NUS praises progressive Green manifesto

NUS praises progressive Green manifesto

NUS welcomes and celebrates the Green Party’s 2024 manifesto which is aspirational and progressive, contains measures which would tackle the many crises the country faces, and would make a meaningful difference to student lives. 

  • Their pledge to restore grants and abolish undergraduate tuition fees and implement a long-term plan to cancel graduate debt shows they have listened to students. The current higher education system is irrevocably broken and only the root-and-branch reform the Greens offer would fix it.   
  • A trained and paid counsellor in every school and college is another pledge we welcome, which combined with their wider pledges on improving mental health provision, would help to tackle the student mental health crisis.  
  • The pledge to provide free bus travel for under-18s is welcome, with NUS survey data showing the cost of travel a huge burden for students.   
  • NUS has long condemned the way migrants, including international students, have been subject to much prejudice in recent years. The Green pledge end the hostile environment and abolish the ‘no recourse to public funds’ condition that exacerbates social, economic, and racial inequalities, is another measure we are pleased to see in their manifesto.  
  • We are pleased to see the Greens pledge to give the right to self-identification to trans and non-binary people, who have been subject to much prejudice.  
  • Giving votes to 16-year-olds and bringing in residence-based voting rights is long overdue. We also welcome the pledge to scrap voter ID, which disproportionately disenfranchises young people, people from low socioeconomic backgrounds, racialised communities and LGBT+ people.  
  • Promising rent controls in housing markets which are unaffordable to young people, a new stable rental tenancy, and an end to no-fault evictions, shows the Greens take the student housing crisis seriously and would tackle it.  
  • Other pledges we welcome include: the £40 billion a year move to a green economy; a fully funded health and social care system and increased spending on mental health services; and delivering equal rights for all workers currently excluded from protections, including ‘gig economy’ workers and those on ‘zero hours’ contracts.  


There are a few omissions, however. We note:  

  • They say little on offering students and apprentices a voice within their education institutions.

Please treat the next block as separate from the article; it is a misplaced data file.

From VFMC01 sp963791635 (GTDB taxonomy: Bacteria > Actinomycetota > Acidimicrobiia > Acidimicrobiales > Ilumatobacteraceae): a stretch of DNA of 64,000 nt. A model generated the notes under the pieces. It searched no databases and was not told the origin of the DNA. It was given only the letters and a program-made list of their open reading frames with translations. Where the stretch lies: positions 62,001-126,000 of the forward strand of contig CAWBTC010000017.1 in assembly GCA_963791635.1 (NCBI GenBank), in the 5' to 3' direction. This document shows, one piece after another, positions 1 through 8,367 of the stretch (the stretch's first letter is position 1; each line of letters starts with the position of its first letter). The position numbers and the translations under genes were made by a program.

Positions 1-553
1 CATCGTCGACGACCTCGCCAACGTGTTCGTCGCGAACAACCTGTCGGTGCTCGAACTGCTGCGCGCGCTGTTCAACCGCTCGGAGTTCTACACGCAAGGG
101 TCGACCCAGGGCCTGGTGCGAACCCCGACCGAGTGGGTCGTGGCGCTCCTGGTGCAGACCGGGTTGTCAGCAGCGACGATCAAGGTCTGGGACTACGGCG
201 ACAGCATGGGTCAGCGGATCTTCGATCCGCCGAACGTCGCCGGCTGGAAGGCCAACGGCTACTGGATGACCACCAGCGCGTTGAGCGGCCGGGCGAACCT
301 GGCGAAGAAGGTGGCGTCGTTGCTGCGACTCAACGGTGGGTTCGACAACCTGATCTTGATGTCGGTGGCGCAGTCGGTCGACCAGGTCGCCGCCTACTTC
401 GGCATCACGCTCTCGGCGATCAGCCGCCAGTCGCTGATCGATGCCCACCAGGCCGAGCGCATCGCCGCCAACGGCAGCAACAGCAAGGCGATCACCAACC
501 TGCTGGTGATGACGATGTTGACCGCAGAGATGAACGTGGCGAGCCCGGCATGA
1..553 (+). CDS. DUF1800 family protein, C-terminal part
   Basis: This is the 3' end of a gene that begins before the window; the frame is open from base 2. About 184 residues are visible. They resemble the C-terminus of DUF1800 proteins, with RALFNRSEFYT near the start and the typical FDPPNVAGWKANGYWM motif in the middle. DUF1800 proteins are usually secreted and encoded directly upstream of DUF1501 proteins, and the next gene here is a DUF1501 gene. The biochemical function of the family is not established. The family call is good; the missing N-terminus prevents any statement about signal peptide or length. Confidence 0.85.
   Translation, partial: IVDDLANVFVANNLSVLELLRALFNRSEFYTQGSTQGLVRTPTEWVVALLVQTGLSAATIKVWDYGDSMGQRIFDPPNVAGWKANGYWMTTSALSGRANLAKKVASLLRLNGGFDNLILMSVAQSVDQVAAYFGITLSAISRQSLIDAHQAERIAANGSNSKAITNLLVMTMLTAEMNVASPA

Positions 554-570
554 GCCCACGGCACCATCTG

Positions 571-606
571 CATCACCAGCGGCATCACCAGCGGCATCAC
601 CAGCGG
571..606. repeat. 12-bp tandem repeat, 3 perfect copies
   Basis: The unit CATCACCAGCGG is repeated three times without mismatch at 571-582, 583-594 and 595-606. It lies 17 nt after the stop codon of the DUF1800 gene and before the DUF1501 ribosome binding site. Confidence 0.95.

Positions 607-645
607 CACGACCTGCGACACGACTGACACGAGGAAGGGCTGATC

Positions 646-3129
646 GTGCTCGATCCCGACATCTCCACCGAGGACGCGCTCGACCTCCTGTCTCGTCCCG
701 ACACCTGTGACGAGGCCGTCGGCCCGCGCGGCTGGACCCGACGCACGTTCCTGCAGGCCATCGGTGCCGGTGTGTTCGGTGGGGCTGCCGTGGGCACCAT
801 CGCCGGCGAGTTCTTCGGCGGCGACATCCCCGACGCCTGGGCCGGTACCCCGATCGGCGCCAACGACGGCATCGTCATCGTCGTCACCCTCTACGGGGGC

• There’s little detail on the party’s plans for colleges and further education, with nothing on further education qualification reform, saving BTECs or college funding.  
  • It’s unclear whether apprentices would be included in the promised £15 living wage  
  • While the party’s pledges on housing would make great strides in tackling the student housing crisis, we note there is nothing about scrapping the need for a guarantor.    


NUS UK Vice President for Liberation and Equality, Nehaal Bajwa, said:    

“The Green Party are offering a splash of hope for young people with this manifesto.  Students and students' unions up and down the UK have been lobbying hard to secure a future for us all - and we're pleased to see the Greens have listened to some of our core asks. Students are the future, they are the next generation of doctors, nurses, teachers and public sector workers; they are the engineers, researchers and political leaders who will solve the crises which threaten our society and our world. Students and young people are looking to their political leaders for hope, a picture of a better future, and a reason to vote for them.  

“However, the majority of students in the UK are those in colleges. While we're pleased to see a commitment to Votes at 16 now, we need to see proper detail on qualification reform and the future of our further education sector.  

This manifesto offers a clear vision for students and young people, who are now a priority target for the Greens. The Labour party has historically taken these votes for granted but, with students holding the balance of power in over 60 constituencies, they need to urgently consider their offer.” 

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